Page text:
Multiple normal and reverse faulting along the Costa Rica margin; results from IODP Expedition 344 (CRISP 2)

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Author(s): Kurz, Walter; Vannucchi, Paola; Yamamoto, Yuzuru; Millan, Cristina
Author Affiliation(s): Primary:
University of Graz, Graz, Austria
Royal Holloway University of London, United Kingdom
Japan Agency for Marine-Earth Science and Technology, Japan
Ohio State University, United States
Volume Title: European Geosciences Union general assembly 2014
Source: Geophysical Research Abstracts, Vol.16; European Geosciences Union general assembly 2014, Vienna, Austria, April 27-May 2, 2014. Publisher: Copernicus GmbH on behalf of the European Geosciences Union (EGU), Katlenburg-Lindau, Germany. ISSN: 1029-7006
Note: In English
Summary: The primary objective of Integrated Ocean Drilling Program (IODP) Expedition 344 offshore the Osa Peninsula in Costa Rica was to sample and quantify the material entering the seismogenic zone of the Costa Rican erosive subduction margin. Fundamental to this objective is an understanding of the nature of both the subducting Cocos Plate crust and of the overriding Caribbean Plate. The Cocos plate is investigated trying to define its hydrologic system and thermal state. The forearc structures recorded within the sediments deposited on the forearc, instead, document periods of uplift and subsidence and provide important information about the processes of tectonic erosion. Brittle structures within the incoming plate (sites U1381, U1414) are mineralized extensional fractures and shear fractures. Shear fractures mainly show a normal component of shear. Within the sedimentary sequence both types of fractures dip subvertically and strike NNE-SSW. Deformation bands trend roughly ENE-WSW, sub-parallel to the Cocos ridge. The Cocos Ridge basalt contains mineralized veins at various orientations. A preferred orientation of strike directions was not observed. Vein mineralizations mainly consist of carbonate, quartz and pyrite. The top 150 m of the sediments in the prismtoe at about 2.5 km from the frontal thrust (Site U1412) are characterized by normal faults. These form distinct shear planes with little displacement and form conjugate sets with NW-SE and NNE-SSW trends. This reveals a subvertical orientation of the maximum principal stress, and a sub-horizontal, ENE-WSE orientation of the minimum principal stress, indicating a stress regime of normal faulting. We interpret these faults as compaction-related features. As the stratigraphic age within this interval is Pleistocene, the formation age of the normal faults is younger than Pleistocene. Deeper in the sediment sequence of the prism toe, fault zones are localized between 330 and 342 mbsf, and between 358 and 365 mbsf. Moving landward across the forearc, Site U1380 is located on the middle slope. 154 fault planes were identified throughout the whole cored interval. Domains of localized faulting, intense fracturing and brecciation were defined as fault zones. The lower part of Site U1380 is characterized by a downhole trend of decreasing bedding dip angles. Dip angles change from an average of 40 above 630 mbsf, to an average of 10 in the lower 100 m of the hole. The decrease of bedding dips is not linear, but shows steps associated with brecciated zones. This interval also corresponds to a relative increased frequency of fault planes. Faults with both normal and reverse sense of shear are common throughout the hole, equally present, and their abundance increases downhole. Strike-slip faults increase in abundance downhole as well. This section also includes well consolidated/cemented sediments containing mineral veins. The veins indicate that high fluid pressure was generated just below the cemented interval. Site U1413 is located on the upper slope of the forearc. Faulting-related deformation is abundant from approximately 180 mbsf to the bottom of the drilled section. Normal faulting is usually more abundant than reverse faulting. Dip angles of normal faults and reverse faults vary from subhorizontal to subvertical with a maximum dip of 75 . Both normal and reverse faults are not homogenously distributed along the entire hole. The deeper parts are additionally characterized by high-angle reverse faults with steep dip angles (> 75°). The structures within the mid- to upper slope of the Costa Rica forearc may therefore be associated with the development of an over-steepened slope margin, thrust-related anticlines, fault reactivation, structural inversion and over-printing, probably related to seamount impact. Faulting within the upper plate additionally controls the distribution of fluid seeps. Fluids released within the lower plate may migrate along the plate boundary and into the upper plate. [Copyright Author(s) 2014. CC Attribution 3.0 License:]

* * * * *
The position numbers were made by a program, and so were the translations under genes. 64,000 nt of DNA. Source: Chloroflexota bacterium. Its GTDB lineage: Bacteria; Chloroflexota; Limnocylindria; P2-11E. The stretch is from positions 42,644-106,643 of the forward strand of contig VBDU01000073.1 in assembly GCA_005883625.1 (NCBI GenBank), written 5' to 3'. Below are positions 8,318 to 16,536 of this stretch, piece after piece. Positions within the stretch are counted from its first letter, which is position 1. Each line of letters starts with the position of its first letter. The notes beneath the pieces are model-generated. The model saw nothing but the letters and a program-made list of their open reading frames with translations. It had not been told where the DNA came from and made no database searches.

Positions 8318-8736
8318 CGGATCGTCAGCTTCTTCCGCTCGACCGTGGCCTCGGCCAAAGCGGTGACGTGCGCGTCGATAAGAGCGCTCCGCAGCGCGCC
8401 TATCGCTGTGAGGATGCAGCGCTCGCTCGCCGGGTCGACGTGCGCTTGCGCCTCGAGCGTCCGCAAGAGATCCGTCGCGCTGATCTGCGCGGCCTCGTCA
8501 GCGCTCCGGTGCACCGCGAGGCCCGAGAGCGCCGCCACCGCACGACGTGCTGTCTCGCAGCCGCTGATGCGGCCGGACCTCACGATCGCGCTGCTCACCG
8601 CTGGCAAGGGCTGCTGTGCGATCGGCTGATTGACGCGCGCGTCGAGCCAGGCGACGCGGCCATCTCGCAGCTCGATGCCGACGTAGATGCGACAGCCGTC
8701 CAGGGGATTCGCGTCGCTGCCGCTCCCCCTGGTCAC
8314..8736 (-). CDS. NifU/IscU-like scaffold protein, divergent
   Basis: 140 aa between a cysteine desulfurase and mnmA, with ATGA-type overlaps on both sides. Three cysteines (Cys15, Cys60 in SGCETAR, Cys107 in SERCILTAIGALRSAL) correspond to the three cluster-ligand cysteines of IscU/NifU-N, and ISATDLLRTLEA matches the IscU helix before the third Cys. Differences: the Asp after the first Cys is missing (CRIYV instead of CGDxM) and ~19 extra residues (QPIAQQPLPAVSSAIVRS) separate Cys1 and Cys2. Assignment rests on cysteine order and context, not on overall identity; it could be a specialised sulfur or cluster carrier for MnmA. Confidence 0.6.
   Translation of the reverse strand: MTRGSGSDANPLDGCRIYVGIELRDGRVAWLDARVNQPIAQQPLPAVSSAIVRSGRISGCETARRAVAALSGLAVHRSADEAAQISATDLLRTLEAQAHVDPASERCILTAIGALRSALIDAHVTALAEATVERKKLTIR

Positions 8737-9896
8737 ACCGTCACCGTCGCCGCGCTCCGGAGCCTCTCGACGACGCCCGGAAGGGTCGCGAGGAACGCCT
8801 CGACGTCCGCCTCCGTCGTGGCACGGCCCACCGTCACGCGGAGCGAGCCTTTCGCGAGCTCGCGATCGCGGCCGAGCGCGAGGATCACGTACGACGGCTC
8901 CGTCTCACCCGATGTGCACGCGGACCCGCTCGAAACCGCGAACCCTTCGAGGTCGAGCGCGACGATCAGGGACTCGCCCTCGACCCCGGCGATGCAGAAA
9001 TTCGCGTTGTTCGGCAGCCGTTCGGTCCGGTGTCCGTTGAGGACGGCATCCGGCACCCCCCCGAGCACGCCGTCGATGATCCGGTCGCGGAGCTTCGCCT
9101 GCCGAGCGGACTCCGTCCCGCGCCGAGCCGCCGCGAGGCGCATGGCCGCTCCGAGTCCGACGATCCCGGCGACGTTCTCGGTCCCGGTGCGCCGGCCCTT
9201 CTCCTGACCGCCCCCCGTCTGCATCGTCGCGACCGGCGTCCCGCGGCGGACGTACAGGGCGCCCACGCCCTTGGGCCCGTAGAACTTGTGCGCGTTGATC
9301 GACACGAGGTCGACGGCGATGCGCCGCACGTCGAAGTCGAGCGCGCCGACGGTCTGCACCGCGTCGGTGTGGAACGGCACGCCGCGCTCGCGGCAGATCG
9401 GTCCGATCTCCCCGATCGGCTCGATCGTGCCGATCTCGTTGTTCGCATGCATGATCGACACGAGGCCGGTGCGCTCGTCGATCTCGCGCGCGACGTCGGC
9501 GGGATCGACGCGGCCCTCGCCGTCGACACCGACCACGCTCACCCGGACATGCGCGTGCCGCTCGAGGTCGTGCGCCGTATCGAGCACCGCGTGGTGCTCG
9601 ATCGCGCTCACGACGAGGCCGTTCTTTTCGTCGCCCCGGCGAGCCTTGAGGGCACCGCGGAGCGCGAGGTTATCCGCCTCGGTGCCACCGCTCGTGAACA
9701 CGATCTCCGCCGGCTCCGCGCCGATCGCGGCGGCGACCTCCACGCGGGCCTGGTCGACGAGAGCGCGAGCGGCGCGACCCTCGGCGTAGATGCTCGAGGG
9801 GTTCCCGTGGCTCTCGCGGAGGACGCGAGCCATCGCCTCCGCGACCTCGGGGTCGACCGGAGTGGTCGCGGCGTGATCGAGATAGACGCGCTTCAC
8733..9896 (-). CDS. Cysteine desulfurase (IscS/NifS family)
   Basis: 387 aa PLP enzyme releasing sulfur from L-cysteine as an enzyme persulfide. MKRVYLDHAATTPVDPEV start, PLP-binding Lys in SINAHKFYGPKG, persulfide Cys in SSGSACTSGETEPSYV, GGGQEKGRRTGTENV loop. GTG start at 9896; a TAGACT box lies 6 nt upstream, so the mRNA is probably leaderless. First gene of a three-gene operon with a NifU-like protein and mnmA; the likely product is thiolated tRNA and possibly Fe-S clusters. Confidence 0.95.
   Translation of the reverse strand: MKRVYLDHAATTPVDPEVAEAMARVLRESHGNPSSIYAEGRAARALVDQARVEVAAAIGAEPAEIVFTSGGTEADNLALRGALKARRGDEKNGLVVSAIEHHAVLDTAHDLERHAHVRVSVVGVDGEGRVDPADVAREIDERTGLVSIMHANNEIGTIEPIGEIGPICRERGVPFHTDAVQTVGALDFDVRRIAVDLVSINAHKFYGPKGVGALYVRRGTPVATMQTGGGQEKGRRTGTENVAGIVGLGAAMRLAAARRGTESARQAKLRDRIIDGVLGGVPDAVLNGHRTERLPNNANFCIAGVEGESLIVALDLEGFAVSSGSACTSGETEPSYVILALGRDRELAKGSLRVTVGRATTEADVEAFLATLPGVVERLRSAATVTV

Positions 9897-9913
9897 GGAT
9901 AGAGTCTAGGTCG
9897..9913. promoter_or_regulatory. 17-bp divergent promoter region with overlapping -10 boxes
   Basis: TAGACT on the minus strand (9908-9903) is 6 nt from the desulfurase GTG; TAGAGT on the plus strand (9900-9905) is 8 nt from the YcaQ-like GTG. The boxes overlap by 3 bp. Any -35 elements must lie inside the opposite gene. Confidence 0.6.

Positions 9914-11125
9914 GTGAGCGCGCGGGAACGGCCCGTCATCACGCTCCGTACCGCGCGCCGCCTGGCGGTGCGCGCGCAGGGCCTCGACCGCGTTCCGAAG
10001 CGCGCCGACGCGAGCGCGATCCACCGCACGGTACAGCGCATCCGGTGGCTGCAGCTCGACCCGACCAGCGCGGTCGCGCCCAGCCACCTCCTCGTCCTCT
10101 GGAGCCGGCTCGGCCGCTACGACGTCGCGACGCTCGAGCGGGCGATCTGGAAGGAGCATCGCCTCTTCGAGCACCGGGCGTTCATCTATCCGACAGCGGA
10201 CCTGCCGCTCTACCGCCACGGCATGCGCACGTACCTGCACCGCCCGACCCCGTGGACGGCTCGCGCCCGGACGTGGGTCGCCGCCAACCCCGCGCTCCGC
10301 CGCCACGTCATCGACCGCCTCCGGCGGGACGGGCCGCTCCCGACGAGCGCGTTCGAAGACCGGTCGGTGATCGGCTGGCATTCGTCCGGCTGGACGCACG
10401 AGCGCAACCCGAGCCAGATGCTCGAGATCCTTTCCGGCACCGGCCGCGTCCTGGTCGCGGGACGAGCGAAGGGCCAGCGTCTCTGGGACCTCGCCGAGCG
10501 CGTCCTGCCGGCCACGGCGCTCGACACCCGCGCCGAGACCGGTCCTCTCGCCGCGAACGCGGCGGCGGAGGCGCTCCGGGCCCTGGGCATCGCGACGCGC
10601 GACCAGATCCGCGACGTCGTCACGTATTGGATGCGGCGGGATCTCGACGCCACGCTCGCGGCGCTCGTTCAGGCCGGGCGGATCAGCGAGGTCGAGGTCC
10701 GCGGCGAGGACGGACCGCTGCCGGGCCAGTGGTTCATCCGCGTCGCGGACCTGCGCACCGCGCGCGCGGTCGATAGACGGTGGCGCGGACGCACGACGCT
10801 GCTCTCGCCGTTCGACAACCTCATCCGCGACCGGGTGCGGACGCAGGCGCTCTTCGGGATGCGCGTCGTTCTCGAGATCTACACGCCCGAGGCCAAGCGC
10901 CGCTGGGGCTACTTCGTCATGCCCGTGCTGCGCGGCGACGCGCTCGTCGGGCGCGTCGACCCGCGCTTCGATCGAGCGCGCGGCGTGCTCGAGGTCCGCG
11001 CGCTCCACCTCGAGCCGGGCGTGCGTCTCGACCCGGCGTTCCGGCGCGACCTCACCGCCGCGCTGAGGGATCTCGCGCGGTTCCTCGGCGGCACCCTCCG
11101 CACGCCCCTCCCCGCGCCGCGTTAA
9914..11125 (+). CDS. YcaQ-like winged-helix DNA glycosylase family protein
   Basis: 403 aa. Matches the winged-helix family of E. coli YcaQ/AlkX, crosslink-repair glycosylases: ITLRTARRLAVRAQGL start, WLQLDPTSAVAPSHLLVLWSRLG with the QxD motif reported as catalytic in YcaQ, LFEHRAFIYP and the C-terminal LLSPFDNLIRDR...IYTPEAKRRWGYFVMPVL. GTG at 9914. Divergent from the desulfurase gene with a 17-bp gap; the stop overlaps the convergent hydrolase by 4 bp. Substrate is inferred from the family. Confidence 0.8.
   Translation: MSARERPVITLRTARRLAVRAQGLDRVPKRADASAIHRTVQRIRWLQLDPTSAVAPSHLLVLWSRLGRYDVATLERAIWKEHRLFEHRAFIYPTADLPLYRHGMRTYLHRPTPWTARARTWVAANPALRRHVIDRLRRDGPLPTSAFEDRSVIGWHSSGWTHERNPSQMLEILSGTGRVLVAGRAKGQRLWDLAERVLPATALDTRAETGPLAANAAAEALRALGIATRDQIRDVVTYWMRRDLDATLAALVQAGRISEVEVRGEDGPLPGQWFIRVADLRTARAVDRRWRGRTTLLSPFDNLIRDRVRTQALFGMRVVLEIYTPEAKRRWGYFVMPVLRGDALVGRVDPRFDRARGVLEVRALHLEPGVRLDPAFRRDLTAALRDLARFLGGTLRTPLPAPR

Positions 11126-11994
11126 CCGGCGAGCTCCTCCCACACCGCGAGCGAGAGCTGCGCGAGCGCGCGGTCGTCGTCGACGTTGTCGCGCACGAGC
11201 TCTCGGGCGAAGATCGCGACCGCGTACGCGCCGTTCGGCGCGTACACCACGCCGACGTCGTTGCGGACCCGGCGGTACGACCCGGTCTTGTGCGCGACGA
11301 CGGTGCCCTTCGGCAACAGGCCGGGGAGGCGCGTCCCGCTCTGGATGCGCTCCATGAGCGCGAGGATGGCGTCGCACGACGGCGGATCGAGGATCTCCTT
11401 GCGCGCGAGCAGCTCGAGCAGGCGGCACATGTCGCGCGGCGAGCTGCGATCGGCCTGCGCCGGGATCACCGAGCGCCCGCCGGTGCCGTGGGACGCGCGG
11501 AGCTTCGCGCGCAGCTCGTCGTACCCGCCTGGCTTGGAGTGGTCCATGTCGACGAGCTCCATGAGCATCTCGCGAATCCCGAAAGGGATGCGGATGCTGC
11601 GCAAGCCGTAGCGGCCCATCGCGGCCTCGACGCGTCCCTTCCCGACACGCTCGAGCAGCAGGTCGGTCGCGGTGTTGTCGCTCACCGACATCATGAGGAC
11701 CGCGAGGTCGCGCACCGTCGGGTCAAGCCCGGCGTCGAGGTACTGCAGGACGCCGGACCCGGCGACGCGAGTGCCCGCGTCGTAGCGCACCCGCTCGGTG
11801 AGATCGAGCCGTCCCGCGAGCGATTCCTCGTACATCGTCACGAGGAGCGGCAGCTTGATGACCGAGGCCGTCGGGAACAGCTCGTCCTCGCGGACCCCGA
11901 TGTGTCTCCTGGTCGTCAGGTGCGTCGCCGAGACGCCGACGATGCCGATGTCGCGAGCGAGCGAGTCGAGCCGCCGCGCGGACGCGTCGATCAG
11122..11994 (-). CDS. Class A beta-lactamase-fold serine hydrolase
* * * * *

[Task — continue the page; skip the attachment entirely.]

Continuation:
Year of Publication: 2014
Research Program: IODP Integrated Ocean Drilling Program
Key Words: 16 Structural Geology; Central America; Continental margin; Costa Rica; Costa Rica Seismogenesis Project; East Pacific; Expedition 344; Fault zones; Faults; IODP Site U1381; IODP Site U1414; Integrated Ocean Drilling Program; Normal faults; North Pacific; Northeast Pacific; Pacific Ocean; Reverse faults
Coordinates: N082543 N082543 W0840928 W0840929
N083014 N083014 W0841332 W0841332
Record ID: 2019066800
Copyright Information: GeoRef, Copyright 2019 American Geosciences Institute. Reference includes data from European Geosciences Union, Munich, Germany